With Wendy and Cam out of town, I’ve been doing a lot of reading. I churned through William Gibson‘s Idoru. A passage describing Tokyo was probably the single best summary of the city I’ve ever heard – and it brought back a flood of memories from my 2010 trip:
Maybe what she was feeling now was what her civics program at her last school had called culture shock. She felt like everything, every little detail of Tokyo, was just different enough to create a kind of pressure, something that built up against her eyes, as though they’d grown tired of having to notice all the differences: a little sidewalk tree that was dressed up in a sort of woven basketwork jacket, the neon-avocado colour of a pay phone, a serious-looking girl with round glasses and a tray sweatshirt that said ‘Free Vagina.” She’d been keeping her eyes extra-wide to take all these things in, like they’d be processed eventually, but now her eyes were tired and the differences were starting to back up. At the same time, she felt that if she squinted, maybe, just the right way, she could make all this turn back into Seattle, some downtown apart she’d walked through with her mother. Homesick. The strap of her bag digging into her shoulder each time her left foot came down.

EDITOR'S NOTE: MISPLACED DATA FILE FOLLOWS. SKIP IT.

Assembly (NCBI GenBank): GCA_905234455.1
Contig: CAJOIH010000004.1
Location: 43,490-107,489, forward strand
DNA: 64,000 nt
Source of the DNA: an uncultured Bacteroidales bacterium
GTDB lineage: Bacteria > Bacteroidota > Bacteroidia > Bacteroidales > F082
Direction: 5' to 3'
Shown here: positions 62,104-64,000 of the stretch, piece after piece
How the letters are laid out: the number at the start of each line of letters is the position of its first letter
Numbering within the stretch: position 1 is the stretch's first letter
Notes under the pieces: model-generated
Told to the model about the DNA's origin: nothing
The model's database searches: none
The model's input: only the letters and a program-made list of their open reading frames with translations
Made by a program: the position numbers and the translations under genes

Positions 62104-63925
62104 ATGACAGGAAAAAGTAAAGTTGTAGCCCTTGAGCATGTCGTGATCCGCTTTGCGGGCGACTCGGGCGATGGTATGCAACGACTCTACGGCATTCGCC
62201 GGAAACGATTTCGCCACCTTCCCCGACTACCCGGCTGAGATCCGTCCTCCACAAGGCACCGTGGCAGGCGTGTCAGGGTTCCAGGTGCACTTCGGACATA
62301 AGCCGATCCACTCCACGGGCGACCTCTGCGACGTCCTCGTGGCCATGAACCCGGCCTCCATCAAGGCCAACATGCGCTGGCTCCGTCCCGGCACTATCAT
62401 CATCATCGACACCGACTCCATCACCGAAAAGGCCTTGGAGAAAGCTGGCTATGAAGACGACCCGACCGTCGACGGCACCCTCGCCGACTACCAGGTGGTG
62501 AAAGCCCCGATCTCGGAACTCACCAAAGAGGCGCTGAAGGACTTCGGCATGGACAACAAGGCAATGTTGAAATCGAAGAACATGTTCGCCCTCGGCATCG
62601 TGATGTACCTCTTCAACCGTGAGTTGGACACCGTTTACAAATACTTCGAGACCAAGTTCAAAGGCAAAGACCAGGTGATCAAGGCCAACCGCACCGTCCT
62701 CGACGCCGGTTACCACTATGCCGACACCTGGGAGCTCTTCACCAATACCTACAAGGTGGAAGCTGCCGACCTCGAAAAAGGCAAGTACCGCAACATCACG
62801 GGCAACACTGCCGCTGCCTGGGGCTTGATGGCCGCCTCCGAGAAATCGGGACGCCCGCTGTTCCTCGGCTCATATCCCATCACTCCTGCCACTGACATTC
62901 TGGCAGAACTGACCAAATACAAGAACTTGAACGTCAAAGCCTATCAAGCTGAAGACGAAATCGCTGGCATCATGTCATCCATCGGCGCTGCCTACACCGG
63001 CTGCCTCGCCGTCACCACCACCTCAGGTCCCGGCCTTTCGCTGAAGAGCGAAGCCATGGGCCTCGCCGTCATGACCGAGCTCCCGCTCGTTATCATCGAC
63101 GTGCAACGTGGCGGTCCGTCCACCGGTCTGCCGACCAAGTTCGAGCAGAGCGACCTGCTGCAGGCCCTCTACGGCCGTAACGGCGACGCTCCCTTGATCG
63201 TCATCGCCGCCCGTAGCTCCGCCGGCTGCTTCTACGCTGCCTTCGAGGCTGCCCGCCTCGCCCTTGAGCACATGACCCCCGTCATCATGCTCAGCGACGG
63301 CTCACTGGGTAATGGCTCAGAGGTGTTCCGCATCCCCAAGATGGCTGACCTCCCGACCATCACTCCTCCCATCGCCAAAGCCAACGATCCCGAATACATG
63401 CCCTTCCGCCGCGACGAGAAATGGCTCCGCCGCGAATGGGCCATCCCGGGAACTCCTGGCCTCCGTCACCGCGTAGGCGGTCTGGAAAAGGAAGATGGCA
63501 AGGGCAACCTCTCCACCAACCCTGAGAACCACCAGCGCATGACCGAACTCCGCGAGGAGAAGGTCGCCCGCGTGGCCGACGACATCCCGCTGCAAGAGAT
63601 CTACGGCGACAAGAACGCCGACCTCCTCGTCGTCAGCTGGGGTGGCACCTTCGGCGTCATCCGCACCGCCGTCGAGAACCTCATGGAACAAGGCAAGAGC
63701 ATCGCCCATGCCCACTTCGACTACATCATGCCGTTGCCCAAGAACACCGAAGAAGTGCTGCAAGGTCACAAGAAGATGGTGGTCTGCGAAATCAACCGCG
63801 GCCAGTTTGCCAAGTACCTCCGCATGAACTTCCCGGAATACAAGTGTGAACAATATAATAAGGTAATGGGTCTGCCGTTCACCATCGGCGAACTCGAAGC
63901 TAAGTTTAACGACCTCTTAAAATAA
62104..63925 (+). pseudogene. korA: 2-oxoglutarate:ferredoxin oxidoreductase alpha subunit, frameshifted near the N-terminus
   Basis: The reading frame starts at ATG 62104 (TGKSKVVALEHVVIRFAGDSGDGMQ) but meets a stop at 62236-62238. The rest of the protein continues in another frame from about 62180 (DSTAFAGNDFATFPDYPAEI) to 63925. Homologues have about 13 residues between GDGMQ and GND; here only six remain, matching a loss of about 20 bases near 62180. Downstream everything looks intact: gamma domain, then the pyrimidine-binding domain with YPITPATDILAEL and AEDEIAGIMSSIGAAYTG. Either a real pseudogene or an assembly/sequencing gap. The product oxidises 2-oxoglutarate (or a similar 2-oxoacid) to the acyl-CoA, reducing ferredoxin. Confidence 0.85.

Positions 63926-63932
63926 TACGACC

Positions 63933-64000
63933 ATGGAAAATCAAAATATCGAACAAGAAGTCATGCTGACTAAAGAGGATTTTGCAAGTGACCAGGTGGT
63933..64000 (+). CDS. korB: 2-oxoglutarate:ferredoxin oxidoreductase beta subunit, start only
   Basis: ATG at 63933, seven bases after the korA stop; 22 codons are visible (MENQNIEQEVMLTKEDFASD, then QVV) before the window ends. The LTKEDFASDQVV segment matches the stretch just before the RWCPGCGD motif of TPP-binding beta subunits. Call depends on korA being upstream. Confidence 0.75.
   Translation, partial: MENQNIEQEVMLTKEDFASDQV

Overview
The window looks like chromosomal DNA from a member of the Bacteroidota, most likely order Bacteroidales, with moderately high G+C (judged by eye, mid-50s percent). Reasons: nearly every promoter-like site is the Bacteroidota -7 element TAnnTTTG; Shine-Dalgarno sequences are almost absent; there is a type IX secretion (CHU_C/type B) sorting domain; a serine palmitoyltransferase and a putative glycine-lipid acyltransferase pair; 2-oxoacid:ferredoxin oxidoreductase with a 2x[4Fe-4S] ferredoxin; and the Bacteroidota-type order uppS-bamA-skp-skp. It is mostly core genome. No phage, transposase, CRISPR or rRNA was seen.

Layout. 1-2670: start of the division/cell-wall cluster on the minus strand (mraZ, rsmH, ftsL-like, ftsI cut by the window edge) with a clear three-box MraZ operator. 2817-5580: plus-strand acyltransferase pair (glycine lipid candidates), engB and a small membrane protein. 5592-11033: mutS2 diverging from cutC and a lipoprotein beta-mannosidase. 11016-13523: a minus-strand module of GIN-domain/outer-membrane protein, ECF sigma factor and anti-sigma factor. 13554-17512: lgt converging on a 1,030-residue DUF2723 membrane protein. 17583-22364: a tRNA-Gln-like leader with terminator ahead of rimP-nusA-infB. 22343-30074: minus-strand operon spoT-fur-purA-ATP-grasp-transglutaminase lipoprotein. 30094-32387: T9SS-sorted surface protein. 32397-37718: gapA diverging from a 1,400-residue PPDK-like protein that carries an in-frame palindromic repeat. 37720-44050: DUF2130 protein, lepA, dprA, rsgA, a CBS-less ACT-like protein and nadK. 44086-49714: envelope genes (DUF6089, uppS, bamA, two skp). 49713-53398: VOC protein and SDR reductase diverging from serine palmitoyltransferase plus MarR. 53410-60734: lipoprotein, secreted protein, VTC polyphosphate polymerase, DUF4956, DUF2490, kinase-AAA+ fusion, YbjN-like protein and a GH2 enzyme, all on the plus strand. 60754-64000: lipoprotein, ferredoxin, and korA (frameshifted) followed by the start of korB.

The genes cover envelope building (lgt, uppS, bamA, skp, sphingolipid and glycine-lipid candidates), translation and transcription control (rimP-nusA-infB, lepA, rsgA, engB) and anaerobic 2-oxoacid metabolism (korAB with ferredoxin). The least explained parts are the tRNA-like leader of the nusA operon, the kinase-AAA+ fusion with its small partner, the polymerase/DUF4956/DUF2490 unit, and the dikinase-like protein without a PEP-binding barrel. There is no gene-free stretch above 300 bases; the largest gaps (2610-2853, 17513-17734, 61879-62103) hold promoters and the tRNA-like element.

Masahiko turned a corner. There didn’t seem to be alleys in Tokyo, not in the sense that there were smaller streets behind the big streets, the places where they put out the garbage, and there weren’t any stores. There were smaller streets, and smaller ones behind those, but you couldn’t guess what you’d find there: a shoe-repair place, an expensive-looking hair salon, a chocolate-maker, a magazine stand where she noticed a copy of that same creepy comic with the woman all wrapped up like that.
There’s so much in this description and so much of it reminded me of exactly what I saw. For instance, a totally unironic love hotel called the Two Way:
But what I really love is how Gibson hints at Tokyo’s fractal nature. It’s like an endless warren of buildings and streets where each is infinitely complex; you find yourself in an endless labyrinth of details.
And those alleys are where some of the most interesting parts of the cities. Lord knows how many times we walked down an alley only to find an incredible noodle shop, bar, fish market or ancient wooden house – you name it.
Just writing this post makes me want to go back and explore further!